Understanding the pain
Yet in the midst of my deep discomfort I found myself rightfully asking: Is that really how I want to live my life? Withholding my full self and floating above the complex human experience? Detached, numb and with a fortress built around my heart? To my mind this made perfect sense, yet my soul knew it’s wasn’t the answer.
In the book The Places That Scare You - Pema Chodron thoughtful asks:
“Do I prefer to grow up and relate to life directly, or do I choose to live and die in fear?”
It’s incredible how such a simple question cuts deeply to the heart of the matter, but here’s what I came to understand:
Whether you like it or not, pain IS part of the human experience. Grief is the very proof that you did indeed love, and at a very deep level.
It makes sense that humans rationalise our emotions in order to avoid hurt. Yet if you never allow yourself to love, are you really experiencing the full spectrum of existence? Or are it just skimming the surface of life, in fear and anticipation of loss before it even happens? Keeping closed and guarded against some unknown eventuality that’s unlikely to materialise.
Is that really LIVING or just existing? Living? Existing? What will it be?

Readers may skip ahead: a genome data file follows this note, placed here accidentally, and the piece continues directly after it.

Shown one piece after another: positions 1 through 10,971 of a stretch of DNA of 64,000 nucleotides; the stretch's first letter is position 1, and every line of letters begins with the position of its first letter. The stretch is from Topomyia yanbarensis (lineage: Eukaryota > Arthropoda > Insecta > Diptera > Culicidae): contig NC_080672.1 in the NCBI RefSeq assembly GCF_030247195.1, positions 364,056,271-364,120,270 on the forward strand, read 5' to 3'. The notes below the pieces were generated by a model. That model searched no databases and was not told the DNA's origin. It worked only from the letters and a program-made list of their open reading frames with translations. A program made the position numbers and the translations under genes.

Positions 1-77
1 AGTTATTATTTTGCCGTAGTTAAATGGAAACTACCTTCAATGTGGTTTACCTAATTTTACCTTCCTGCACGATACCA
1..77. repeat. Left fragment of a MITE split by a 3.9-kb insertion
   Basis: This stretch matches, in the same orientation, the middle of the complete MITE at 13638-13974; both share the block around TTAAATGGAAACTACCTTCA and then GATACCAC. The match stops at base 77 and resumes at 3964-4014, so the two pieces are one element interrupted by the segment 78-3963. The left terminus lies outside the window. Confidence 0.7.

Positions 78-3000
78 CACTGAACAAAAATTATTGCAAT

I decided I’m here to live, and to the best of my abilities at that. It might be the only life I get so I’m going to make the most of it. Why would I choose otherwise? I’ll be dammed if my fear mind is going to get the better of me.
Furthermore, Pena explains the second aspect of bodhicitta (awakening mind) as “our ability to keep our hearts and minds open to suffering without shutting down.”
This is what I believe our experience is here to teach us and it is the path of a true warrior. To keep opening ourselves and loving MORE, even through painful experiences. Much of our early life and ancestral trauma keeps us stuck here, yet the only way out is through.
I realised that I don’t teach breathwork because I’m an expert at it, far from it. It’s because I need to be reminded regularly that my feelings matter and they need to flow freely for me to stay healthy and sane. Whenever my mind leads me off the path, my breath continues to show me the way home.
Living in the colour of life
The infinite breadth of human emotion is what living is about. If contrast didn’t exist then I believe the world would be a very bland place.
Feeling my grief and sadness has begun to open my heart once more. With each breath the colour of life is returning and I feel softer and less guarded. Taking the time to allow my emotions to exist, be witnessed and freed, has in turn created more beauty in my life.
After a long slumber my heart is coming back to life. Perhaps it’s time for yours too?
Breathe the change you wish to see in the world.